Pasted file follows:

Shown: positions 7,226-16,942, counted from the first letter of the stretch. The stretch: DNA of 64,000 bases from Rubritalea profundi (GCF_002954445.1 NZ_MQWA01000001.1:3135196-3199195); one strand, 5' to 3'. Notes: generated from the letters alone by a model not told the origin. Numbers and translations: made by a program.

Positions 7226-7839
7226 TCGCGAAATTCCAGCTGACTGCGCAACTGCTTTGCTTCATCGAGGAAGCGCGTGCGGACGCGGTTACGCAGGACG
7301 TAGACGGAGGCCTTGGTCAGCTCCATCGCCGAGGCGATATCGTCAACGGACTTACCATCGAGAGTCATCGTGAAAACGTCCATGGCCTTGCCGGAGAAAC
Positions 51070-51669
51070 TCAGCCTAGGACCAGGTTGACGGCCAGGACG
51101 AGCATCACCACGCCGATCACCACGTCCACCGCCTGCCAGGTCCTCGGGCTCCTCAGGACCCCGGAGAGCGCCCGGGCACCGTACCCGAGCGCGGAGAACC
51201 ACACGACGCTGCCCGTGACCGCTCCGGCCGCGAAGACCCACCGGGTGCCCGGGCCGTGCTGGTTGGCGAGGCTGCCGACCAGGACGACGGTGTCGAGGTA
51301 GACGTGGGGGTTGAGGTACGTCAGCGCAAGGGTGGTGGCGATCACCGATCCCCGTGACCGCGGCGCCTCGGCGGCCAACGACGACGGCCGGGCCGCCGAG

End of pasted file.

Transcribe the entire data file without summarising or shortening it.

Shown: positions 7,226-16,942, counted from the first letter of the stretch. The stretch: DNA of 64,000 bases from Rubritalea profundi (GCF_002954445.1 NZ_MQWA01000001.1:3135196-3199195); one strand, 5' to 3'. Notes: generated from the letters alone by a model not told the origin. Numbers and translations: made by a program.

Positions 7226-7839
7226 TCGCGAAATTCCAGCTGACTGCGCAACTGCTTTGCTTCATCGAGGAAGCGCGTGCGGACGCGGTTACGCAGGACG
7301 TAGACGGAGGCCTTGGTCAGCTCCATCGCCGAGGCGATATCGTCAACGGACTTACCATCGAGAGTCATCGTGAAAACGTCCATGGCCTTGCCGGAGAAAC
Positions 51070-51669
51070 TCAGCCTAGGACCAGGTTGACGGCCAGGACG
51101 AGCATCACCACGCCGATCACCACGTCCACCGCCTGCCAGGTCCTCGGGCTCCTCAGGACCCCGGAGAGCGCCCGGGCACCGTACCCGAGCGCGGAGAACC
51201 ACACGACGCTGCCCGTGACCGCTCCGGCCGCGAAGACCCACCGGGTGCCCGGGCCGTGCTGGTTGGCGAGGCTGCCGACCAGGACGACGGTGTCGAGGTA
51301 GACGTGGGGGTTGAGGTACGTCAGCGCAAGGGTGGTGGCGATCACCGATCCCCGTGACCGCGGCGCCTCGGCGGCCAACGACGACGGCCGGGCCGCCGAG